There are many ways to manage your money effectively. Alongside your monthly budget, you should also have a bare bones budget in place.
It’s good to be prepared to face a financial emergency even if you don’t have to do so right now. Prepare a low expense budget and have it ready in case of an emergency.
The following steps will guide you through the process.
What is a bare bones budget?
It’s a budget that covers all expenses. This means you will only spend what you need to cover your basic costs and meet the minimum financial obligations.
With a barebones budget, you do not leave any room for additional expense.
Is that sound restrictive? It is, and it isn’t a sustainable long-term budget either.
In normal circumstances, you should also leave some room in your luggage for things that you don’t necessarily need but that you want, such as vacations, nights out, and coffee.
However, this budget is only a stopgap measure for a six-month period of costly trouble.
Who needs a bare bones budget?
While this seems difficult, there are a number of different reasons why you may require to reduce your expenses.
When you experience income loss
Typically, people turn to a tight budget when they need to reduce their cost of living due to a lack of revenue.
This is why it is important to have an emergency fund. Spending as little as possible now may be vital if you lose earnings, but having an emergency fund can act as a buffer when you’re in a money tight situation.
When you want to save a lot of money fast
In any event, you can also choose to save every penny you have earned if you don’t need to spend any of it on medical care costs.
Doing so for just a few months can save you a lot of money and help you quickly build up a large nest egg.
When you want to be prepared
Even if you’re unwilling to make any big sacrifices, it’s wise to establish a bare bones budget.
If you make a stash of items beforehand, you can be ready to make purchases more quickly in case of an emergency.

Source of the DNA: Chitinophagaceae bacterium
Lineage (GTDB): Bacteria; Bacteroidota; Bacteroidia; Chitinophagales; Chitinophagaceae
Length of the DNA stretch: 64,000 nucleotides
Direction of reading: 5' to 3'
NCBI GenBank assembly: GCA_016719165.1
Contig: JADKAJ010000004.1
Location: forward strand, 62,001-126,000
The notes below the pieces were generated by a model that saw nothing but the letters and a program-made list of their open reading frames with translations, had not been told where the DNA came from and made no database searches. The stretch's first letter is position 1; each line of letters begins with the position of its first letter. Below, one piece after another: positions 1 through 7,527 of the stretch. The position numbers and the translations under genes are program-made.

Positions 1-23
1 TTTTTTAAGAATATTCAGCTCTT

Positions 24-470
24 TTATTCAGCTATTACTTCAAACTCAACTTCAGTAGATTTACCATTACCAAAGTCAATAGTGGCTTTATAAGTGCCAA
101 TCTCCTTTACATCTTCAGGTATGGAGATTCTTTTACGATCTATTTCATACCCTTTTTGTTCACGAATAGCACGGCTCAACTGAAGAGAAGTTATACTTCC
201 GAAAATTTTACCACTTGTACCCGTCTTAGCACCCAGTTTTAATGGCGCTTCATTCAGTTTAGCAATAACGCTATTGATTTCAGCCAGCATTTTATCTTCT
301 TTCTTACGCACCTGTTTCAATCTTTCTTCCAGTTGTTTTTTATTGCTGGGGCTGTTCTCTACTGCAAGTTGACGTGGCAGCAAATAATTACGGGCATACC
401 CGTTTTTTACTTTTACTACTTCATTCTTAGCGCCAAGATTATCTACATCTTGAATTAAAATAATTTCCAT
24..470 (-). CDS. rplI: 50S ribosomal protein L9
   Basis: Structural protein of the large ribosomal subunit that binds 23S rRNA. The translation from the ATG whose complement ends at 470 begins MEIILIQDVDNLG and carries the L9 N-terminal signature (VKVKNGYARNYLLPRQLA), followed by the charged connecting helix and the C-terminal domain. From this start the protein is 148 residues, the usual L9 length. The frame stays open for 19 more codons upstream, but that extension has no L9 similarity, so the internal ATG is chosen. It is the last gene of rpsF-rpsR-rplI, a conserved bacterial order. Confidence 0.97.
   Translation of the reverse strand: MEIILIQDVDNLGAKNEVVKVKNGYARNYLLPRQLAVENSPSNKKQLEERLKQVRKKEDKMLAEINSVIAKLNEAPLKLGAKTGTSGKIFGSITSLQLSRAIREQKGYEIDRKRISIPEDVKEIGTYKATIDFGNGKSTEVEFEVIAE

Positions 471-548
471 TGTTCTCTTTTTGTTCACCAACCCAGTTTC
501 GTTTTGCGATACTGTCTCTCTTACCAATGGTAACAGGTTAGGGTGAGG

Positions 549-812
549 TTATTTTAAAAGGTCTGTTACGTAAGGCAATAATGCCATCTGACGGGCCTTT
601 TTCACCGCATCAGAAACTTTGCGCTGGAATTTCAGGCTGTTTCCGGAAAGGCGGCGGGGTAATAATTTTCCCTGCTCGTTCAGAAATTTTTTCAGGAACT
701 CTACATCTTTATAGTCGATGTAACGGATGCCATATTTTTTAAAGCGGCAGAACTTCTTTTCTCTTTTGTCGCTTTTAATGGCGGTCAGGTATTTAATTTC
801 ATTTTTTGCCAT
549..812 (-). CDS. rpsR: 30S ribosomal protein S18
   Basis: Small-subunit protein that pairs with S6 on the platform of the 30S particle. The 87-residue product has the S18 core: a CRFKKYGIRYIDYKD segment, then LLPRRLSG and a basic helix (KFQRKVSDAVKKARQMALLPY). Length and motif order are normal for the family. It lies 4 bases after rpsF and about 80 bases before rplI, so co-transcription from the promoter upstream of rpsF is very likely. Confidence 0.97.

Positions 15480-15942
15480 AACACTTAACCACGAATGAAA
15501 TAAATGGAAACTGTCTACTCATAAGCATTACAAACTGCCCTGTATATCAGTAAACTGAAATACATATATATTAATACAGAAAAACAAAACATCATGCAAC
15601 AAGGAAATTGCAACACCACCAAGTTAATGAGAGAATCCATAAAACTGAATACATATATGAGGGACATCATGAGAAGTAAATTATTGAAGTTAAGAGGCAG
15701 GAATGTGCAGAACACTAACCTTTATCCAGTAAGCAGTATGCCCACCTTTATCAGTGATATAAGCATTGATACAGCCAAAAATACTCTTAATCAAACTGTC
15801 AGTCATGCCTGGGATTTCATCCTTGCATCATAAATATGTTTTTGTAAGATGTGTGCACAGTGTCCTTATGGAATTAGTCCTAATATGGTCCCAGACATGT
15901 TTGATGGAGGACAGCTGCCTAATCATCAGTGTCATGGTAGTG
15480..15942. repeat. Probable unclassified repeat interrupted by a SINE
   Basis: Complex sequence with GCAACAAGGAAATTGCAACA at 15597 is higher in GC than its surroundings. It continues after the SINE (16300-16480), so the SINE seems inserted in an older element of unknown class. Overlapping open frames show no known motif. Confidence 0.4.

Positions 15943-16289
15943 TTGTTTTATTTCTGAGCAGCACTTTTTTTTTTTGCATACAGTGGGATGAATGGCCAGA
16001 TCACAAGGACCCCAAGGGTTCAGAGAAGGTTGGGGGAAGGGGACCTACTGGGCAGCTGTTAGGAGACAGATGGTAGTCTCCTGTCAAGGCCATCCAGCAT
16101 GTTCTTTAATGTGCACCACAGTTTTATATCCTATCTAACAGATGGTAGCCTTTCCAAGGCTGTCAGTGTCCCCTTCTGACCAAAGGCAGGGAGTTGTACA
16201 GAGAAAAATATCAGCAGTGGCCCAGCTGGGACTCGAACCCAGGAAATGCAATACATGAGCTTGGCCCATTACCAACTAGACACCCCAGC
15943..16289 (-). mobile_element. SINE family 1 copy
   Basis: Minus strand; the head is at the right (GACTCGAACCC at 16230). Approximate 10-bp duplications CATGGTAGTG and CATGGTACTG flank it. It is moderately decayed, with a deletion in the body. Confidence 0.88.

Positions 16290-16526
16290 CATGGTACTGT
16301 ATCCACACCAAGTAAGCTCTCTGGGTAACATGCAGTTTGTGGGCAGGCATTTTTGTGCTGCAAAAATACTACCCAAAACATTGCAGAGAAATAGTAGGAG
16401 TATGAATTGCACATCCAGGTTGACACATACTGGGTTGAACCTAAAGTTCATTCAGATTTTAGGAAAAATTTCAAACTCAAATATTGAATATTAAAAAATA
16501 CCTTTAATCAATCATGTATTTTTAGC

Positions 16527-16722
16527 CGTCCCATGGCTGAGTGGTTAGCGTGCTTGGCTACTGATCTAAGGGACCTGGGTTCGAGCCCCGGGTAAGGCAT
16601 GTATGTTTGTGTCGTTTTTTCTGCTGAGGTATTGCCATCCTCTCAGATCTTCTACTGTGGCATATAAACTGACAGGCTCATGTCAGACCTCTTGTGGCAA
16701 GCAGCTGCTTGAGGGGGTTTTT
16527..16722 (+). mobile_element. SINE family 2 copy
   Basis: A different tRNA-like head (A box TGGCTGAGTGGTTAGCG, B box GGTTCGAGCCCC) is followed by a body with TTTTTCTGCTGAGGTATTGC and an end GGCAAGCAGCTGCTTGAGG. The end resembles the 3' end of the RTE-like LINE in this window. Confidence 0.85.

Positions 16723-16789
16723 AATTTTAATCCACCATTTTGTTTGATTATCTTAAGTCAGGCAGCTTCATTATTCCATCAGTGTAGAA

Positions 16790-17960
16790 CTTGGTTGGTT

How to create a bare bones budget
Only three simple steps are needed to get started.
1. Make a list of your necessities
Begin by printing out your monthly bank statements and credit card statements from the last month. This gives you a good idea of your current spending-which might be different from what you thought.
According to a Mint survey, 65% of Americans do not know how much they spend each month. Stay vigilant! Carefully examine your invoice and make sure to highlight only the significant costs.
2. Make a list of what you need to cut
Next, examine everything in your statements that is not being highlighted in your costs. Cut costs to the bone.
In addition, be sure to pay attention to any miscellaneous costs that are deducted automatically from your account or charged to your credit card and cancel them.
3. Use a budgeting tool to stay on track
Then, utilize a budgeting tool to chart your budget. Arranging your spending and managing your money will keep you responsible and on budget.
It’s also a good idea to set a timeframe for yourself when to use a bare-bones budget. After this money runs out, you’ll have to reconsider your budgeting.
Key considerations for a bare bones budget
Everybody’s finances will appear different because cutting expenses to the bone looks different for everyone.
Of course, there are some basic rules of thumb to follow. These costs are non-negotiable.
Minimize your utility bills by attempting to avoid using utilities as much as possible.